Italiensk for begyndere (Italian for Beginners)
Directed by Lone Scherfig (uncredited as per
The Dogme95 Vow of Chastity)
Review by Matt Heffernan <email@example.com>
Those Danish film mavericks have been busy. The twelfth film from the Dogme95 movement has arrived on American shores, and has brought with it more insights into how a film can be made without traditional production enhancements -- like, say, lighting or props. Lone Scherfig's Italian for Beginners depends on a witty screenplay and creative location work to make a very entertaining film and still stick to the principals of "chaste" filmmaking.
In the Hvidovre section of Copenhagen, several lives intertwine at a community center night class. The title of the class is, of course, Italian for Beginners. The new pastor in town, Andreas (Anders W. Berthelsen), is brought to the class by a woman who works at the church. At his first class, he meets Halvfinn (Lars Kaalund), who is also a waiter at the hotel Andreas is staying at. With Halvfinn is his friend, Jørgen Mortensen (Peter Gantzler), another employee at the hotel who is supposed to fire Halvfinn for his gross incompetence and abusiveness towards the patrons, but doesn't have the heart. Also in her first class is Olympia (Anette Støvelbæk), a pastry shop clerk who spends most of her pay on the merchandise she drops.
Within one week, three deaths bring them even closer together. First, the class instructor has a heart attack at the beginning of that class and dies soon afterward. Then Olympia goes home to find her father dead. Soon after that, she discovers that her estranged mother is dead. It turns out that she has a long lost sister, Karen (Ann Eleonora Jørgensen), who happens to be a hair cutter who often gets referrals from the aforementioned hotel. Andreas had his hair cut by her, and Halvfinn has tried, but either they end up making out or she gets called away. She becomes close with Olympia, and they start going to the Italian class together, but there is nobody to teach it. Luckily, Halvfinn is only there to accompany Jørgen so that he can find a woman. He already speaks Italian and starts teaching the class himself. Ironically, the one woman interested in Jørgen is Giulia (Sara Indrio Jensen), who only speaks Italian.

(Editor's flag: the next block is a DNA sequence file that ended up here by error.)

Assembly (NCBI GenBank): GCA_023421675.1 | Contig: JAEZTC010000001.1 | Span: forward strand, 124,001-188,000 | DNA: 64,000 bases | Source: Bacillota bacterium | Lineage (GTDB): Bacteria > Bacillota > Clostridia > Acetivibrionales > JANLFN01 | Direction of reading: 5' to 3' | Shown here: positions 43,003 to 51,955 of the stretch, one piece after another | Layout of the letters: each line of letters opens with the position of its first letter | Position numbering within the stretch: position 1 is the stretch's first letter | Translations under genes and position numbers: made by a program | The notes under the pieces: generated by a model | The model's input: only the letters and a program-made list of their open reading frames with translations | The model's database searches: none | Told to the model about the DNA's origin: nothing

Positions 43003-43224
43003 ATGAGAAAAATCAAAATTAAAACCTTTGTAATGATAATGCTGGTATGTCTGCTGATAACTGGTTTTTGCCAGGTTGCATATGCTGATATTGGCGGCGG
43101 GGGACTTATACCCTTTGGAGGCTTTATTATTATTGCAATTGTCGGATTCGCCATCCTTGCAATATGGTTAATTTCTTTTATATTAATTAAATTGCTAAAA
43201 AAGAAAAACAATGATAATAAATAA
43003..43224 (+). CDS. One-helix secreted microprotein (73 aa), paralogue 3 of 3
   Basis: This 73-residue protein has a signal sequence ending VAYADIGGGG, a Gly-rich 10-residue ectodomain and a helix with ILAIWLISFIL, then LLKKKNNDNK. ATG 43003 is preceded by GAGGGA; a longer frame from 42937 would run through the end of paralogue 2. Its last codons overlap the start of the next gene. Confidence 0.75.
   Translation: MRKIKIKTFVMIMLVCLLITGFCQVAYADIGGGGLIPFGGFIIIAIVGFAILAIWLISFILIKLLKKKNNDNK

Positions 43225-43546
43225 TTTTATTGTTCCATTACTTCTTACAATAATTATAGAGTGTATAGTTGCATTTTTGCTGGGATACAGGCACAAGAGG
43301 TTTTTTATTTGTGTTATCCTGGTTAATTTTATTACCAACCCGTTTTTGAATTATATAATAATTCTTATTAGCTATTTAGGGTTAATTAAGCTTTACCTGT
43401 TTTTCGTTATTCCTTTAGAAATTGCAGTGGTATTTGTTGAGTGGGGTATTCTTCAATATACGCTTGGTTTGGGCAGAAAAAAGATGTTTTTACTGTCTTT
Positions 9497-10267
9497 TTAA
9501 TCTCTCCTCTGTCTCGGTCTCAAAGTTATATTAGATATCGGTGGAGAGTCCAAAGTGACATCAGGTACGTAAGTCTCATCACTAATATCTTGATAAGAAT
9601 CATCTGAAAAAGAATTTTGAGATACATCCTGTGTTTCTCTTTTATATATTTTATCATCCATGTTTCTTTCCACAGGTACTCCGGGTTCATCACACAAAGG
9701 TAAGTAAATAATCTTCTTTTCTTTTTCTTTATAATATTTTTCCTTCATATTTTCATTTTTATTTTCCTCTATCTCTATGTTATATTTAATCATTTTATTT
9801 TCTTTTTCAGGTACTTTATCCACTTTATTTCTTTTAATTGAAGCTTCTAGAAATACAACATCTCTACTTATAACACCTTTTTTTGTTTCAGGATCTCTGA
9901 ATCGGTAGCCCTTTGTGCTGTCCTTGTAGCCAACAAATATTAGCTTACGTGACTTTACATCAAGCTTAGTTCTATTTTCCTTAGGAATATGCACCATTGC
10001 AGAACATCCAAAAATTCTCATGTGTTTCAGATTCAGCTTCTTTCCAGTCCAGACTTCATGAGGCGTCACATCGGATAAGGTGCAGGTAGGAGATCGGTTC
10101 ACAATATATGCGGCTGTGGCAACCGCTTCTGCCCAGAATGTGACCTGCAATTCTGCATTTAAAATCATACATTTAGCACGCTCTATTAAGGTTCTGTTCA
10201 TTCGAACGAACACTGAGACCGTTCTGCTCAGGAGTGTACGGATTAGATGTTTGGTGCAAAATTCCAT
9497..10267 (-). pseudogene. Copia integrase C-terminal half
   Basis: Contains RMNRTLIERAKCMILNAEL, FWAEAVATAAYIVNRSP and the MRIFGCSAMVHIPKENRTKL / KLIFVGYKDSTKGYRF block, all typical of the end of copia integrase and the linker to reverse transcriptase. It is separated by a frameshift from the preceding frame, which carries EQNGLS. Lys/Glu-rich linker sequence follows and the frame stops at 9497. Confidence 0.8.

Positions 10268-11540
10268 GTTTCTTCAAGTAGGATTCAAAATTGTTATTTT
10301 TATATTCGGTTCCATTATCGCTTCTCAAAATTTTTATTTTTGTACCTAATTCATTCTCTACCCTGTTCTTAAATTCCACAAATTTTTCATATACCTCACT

As you can see, it's very complicated, but Scherfig pulls it off with ease, making the kind of comedy that Robert Altman wishes he could still make. He even gets around the strict Dogme rules by using many different locations within Hvidovre, and eventually getting everybody to go to Venice, the most photogenic city in Europe (not to say that Copenhagen isn't lovely in its own right, but I don't think anybody will disagree with Venice's edge).
With its more than fair share of tragedy and turmoil, Italian for Beginners is a little more dark than most American romantic comedies, but so far it has been received well here. It has a nicely packaged ending and an attractive Nordic cast, so perhaps it's not that surprising.
More Dogme films are to come, and not just from Denmark. This is the fifth "Danish Dogme", and two more are already certified. There are now 25 official Dogme films, and the last three were actually American. Let's hope that the rest of the world can keep the same high standards in low-budget filmmaking.
For more information, go to the Internet Movie Database:
Italiensk for begyndere (2000)
Review © 2002 Matt Heffernan